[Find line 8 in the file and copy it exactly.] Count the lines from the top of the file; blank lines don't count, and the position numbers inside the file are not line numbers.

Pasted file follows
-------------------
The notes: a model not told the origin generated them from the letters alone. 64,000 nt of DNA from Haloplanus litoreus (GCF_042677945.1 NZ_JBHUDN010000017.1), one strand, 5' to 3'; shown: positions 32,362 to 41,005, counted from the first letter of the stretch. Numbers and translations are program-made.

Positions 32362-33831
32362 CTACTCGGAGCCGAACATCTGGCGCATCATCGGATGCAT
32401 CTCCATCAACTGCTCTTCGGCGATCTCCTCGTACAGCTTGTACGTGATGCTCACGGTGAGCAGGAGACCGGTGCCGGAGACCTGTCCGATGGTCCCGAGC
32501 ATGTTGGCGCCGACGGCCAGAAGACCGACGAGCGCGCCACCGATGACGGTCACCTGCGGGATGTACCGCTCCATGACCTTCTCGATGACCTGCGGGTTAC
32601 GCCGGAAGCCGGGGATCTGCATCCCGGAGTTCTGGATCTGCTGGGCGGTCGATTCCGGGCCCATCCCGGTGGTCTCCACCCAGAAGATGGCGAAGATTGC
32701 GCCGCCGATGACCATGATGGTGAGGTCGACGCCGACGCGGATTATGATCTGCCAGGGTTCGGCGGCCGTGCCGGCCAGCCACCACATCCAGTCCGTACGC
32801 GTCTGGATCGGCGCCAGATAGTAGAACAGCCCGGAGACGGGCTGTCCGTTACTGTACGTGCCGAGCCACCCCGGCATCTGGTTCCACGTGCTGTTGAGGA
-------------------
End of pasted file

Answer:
32801 GTCTGGATCGGCGCCAGATAGTAGAACAGCCCGGAGACGGGCTGTCCGTTACTGTACGTGCCGAGCCACCCCGGCATCTGGTTCCACGTGCTGTTGAGGA